Antenna preparations for ARRL Field Day

It’s been awhile since I’ve discussed non-computer-related construction projects on this blog, so to break the drought, here are some details on a shortly upcoming antenna project.

The Amateur Radio Relay League’s annual Field Day is coming up next weekend. Field Day is the largest weekend of the year for amateur radio operators. It includes of all sorts of outreach activities, as well as heavy contesting (racing to see who can make the most radio contacts over the weekend). Since I only became involved with amateur radio recently, it’ll be my first Field Day. Unfortunately, the only antenna I’m operational on right now is a 44″ magnetic mount 70cm/2m dual-band whip antenna. It’s decent for operating mobile, but its performance isn’t anything to write home about.

Luckily, I bought a 17-foot 70m/2m dual-band base station antenna at a hamfest in March. A 201.5″ antenna is a bit more impressive than a 44″ antenna, don’t you think? I haven’t actually gotten around to installing the antenna yet, but Field Day is as good a reason as any to finally get it done. I’ve already done all the prep work and assembled the mount, which you can see in the picture. The domestic house cat is for scale.

I bought all the parts from Home Depot at not-too-ridiculous prices. All of it is galvanized steel (and thus rustproof), except for the tee-junction, which this particular Home Depot seemed to be out of in galvi. I do have a can of clear gloss waterproofing spray paint laying around though — hopefully a couple layers should be enough to keep the tee-junction safe from the weather. Most of the piping is 1″ interior diameter.

As for how the mount works, it will be installed vertically just below the peak of the roof on the side of the house. The two flanges will be secured to the side of the house using four-inch-long bolt screws. The screws will, of course, be going into studs accessible from inside the attic. The aluminum tube you see attached to the top of the mounting assembly is the base of the antenna; the antenna itself simply drops right into it once the mount is attached to the house. As for the decision of the overall placement, I’m putting the mount on the side of the house instead of on top of it so I don’t have to drill any holes through the roof, which could potentially cause some leaking.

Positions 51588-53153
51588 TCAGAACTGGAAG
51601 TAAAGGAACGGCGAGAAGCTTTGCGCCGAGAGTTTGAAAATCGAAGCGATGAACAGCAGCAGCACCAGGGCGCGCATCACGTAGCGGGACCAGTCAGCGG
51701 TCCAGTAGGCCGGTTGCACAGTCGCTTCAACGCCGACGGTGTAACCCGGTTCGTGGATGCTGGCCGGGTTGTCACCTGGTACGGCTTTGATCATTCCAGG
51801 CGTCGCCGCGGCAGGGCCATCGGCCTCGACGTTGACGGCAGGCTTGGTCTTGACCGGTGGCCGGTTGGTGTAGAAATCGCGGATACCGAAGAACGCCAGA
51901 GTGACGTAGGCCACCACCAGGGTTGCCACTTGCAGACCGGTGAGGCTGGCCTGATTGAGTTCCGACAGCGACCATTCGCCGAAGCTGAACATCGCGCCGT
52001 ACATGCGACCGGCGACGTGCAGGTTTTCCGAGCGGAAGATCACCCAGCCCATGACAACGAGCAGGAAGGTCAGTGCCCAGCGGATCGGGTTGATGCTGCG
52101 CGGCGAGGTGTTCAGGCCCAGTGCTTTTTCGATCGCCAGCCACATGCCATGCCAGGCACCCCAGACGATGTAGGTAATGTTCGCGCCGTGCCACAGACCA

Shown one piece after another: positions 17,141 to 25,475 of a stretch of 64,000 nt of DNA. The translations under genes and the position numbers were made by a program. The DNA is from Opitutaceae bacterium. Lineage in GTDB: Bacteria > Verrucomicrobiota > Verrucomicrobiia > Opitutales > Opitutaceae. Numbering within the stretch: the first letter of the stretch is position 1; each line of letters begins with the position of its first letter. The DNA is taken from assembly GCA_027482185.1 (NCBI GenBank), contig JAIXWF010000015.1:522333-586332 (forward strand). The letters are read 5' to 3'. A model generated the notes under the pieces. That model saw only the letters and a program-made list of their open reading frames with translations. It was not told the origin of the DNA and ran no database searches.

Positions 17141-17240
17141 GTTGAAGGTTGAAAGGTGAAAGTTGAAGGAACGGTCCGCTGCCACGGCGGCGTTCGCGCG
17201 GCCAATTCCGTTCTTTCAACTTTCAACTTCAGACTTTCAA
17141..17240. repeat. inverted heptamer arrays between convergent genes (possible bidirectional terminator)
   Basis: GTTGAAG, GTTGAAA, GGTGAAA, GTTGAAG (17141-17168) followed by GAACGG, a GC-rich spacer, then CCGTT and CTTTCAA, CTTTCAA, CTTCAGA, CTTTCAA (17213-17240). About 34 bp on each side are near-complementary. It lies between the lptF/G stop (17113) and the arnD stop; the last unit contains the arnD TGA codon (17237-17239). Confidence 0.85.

This mount should provide a nice, sturdy base for the antenna. It also provides a few feet of elevation above the roof, which is nice because you can never have too much height on your antennas. This clearance is also enough to allow the radials (which provide the base plane for the antenna) to clear the roof. This antenna isn’t nearly as effective without its radials.

Now you may be thinking that this metal antenna mount looks like a lightning rod, especially when it’s put on top of the roof. That’s a pretty accurate assessment. That’s why I’ve also bought 50 feet of copper braid grounding strap (not pictured) which I will run from the bottom of the mount into a copper grounding rod buried in the ground.

Hopefully I’ll get the antenna installed this weekend in preparation for use next weekend. All I really have left to do is some climbing and some screwing. Then I’ll be on the air with an awesome signal. Reception will never have been better!

2 Responses to “Antenna preparations for ARRL Field Day”

  1. Taking amateur radio to the next level | Cyde Weys Musings Says:

    […] (and beyond). That’s right, an entire day of ham radio! I started off by installing the 17-foot antenna I bought awhile back on top of our house. That took a good four to five hours, many of them spent on top of a […]

  2. Pogo Says:

    I have that same carpet in my living room.

    Do you have any issues with water and crud building up in your pipe?